CHARLESTON, W.Va. -- Ada "Bricktop" Smith was one of those colorful personalities who defined a place and an era. A biracial entertainer from Alderson, the nightclub hostess and bar owner was the toast of café society in Paris after World War I.Bricktop, who will be celebrated at the West Virginia Music Hall of Fame's induction ceremony Nov. 16 in the Culture Center Theater, entertained, encouraged and inspired some of the musical, artistic and literary heavyweights of the Jazz Age.Among those who people who will be honoring her is Art Simmons, an acquaintance of Bricktop's.Simmons, from Raleigh County, was a piano player and bandleader who worked in the cafés and clubs of Paris following World War II.
"Bricktop wasn't only an entertainer," the 90-year-old jazz musician said. "She had that charisma as well."Born in 1894, Ada Smith left West Virginia at a young age with her family for Chicago, where she began performing in saloons as a teen. She got the nickname "Bricktop" from the red hair and freckles she inherited from her Irish immigrant father.After successes in New York, she moved to Paris in 1924 and worked for songwriter Cole Porter. Soon she was operating clubs of her own and gradually became a fixture of Paris nightlife.Among her friends and acquaintances, Bricktop counted authors F. Scott Fitzgerald and John Steinbeck as well as performers such as Duke Ellington and Josephine Baker.Simmons knew her during the second half of her life, after World War II. The jazz pianist was drafted in 1944 and sent to Europe in 1946, where he performed with an Army band that performed in France, Germany and Czechoslovakia.In 1949, he left the Army and went to Paris to be part of the city's rich music scene and to study music at the Paris Conservatory.Simmons performed and toured in a variety of musical outfits through the 1950s and '60s before retiring and returning to West Virginia in the early '70s."I was in my 20s when I was in Paris," he said. "Bricktop, she must have been in her 40s. She'd have been a seasoned performer by then."And not as successful as she'd once been."In the 1920s, she came over at the right time," Simmons said.Paris, after World War II, was a different city.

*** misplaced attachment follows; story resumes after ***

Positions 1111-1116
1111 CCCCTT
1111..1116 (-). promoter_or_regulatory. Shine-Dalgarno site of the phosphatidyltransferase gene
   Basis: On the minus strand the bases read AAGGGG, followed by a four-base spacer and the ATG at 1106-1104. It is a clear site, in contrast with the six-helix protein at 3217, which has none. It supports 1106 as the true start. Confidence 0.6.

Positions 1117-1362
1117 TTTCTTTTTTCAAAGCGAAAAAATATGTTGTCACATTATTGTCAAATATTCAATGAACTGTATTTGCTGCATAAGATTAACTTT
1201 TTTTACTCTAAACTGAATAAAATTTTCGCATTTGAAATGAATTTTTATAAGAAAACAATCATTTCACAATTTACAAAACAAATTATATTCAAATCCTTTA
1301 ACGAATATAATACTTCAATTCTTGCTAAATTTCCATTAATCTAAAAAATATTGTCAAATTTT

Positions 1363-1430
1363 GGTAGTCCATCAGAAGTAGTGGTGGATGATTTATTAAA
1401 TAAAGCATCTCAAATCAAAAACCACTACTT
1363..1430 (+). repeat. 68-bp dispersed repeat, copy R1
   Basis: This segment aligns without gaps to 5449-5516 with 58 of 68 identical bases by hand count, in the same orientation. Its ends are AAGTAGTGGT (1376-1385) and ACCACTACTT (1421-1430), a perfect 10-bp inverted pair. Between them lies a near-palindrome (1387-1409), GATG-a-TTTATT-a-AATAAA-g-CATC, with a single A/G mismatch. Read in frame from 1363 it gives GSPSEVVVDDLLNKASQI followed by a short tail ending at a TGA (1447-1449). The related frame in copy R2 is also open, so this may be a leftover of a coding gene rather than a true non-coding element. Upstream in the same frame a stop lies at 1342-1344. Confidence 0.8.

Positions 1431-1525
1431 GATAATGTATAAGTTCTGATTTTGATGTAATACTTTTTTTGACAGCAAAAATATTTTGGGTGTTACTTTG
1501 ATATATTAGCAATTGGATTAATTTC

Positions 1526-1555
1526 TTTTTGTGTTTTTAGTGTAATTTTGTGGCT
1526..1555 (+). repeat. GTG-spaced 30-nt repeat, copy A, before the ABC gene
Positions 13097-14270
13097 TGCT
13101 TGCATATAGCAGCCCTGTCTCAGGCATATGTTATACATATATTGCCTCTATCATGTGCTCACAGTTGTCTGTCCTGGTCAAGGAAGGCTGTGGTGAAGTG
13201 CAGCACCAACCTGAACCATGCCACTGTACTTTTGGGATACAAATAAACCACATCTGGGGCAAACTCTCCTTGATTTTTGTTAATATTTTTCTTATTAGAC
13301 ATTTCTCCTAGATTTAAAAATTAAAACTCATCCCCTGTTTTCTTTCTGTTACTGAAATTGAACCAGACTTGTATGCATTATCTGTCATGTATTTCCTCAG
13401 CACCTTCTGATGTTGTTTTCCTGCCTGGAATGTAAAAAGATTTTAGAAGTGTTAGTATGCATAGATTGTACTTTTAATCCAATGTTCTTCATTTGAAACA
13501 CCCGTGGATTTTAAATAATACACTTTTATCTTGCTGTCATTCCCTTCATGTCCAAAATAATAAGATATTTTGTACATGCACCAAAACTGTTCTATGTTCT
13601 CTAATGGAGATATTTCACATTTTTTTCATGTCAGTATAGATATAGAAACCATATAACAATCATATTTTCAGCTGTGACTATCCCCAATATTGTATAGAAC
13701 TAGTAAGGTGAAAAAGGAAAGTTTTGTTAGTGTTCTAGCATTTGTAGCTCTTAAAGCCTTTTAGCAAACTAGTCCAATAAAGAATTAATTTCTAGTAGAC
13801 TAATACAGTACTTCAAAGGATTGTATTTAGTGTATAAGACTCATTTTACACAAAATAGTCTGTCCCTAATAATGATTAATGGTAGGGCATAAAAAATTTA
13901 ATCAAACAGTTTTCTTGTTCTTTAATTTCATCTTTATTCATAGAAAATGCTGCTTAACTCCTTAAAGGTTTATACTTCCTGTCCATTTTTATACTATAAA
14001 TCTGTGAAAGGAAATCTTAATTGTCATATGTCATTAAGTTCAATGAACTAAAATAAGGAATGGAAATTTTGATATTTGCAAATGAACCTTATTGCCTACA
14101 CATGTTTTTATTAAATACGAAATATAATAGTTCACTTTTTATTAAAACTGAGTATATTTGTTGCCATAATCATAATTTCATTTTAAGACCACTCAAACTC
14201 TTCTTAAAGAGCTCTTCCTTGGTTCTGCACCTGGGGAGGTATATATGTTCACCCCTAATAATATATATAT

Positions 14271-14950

"Paris wasn't on its feet," he said. "It wasn't on its feet in 1949. It really didn't come back until the late 1960s."People were broke, but the crowds still came out."The places I worked were packed every night," he said. "People were glad the war was over."They just had less money to spend, and Simmons believes Bricktop didn't know how to cater to this more frugal audience."Drinks at Bricktop's were a little too expensive for the ordinary folks and for the travelers who came in," he said. "She was used to catering to the royalty and the upper classes."That kind of crowd just wasn't around like they had been, and Simmons believes that probably led her to close her last Paris club in the 1950s.
"If she could have hung on," he said, "I think she'd have seen the turnaround."Instead, Bricktop opened a club in Rome and remained there until her "retirement" in 1961. While she didn't own any clubs, she continued to perform well into her 80s. She died in 1984 at the age of 89.West Virginia Music Hall of Fame induction
WHERE: Culture Center TheaterWHEN: 7:30 p.m. Nov. 16TICKETS: $60. VIP tickets $200, includes meet and greet and governor's reception.INFO: 304-342-4412 or www.wvmusichalloffame.comReach Bill Lynch at firstname.lastname@example.org or 304-348-5195.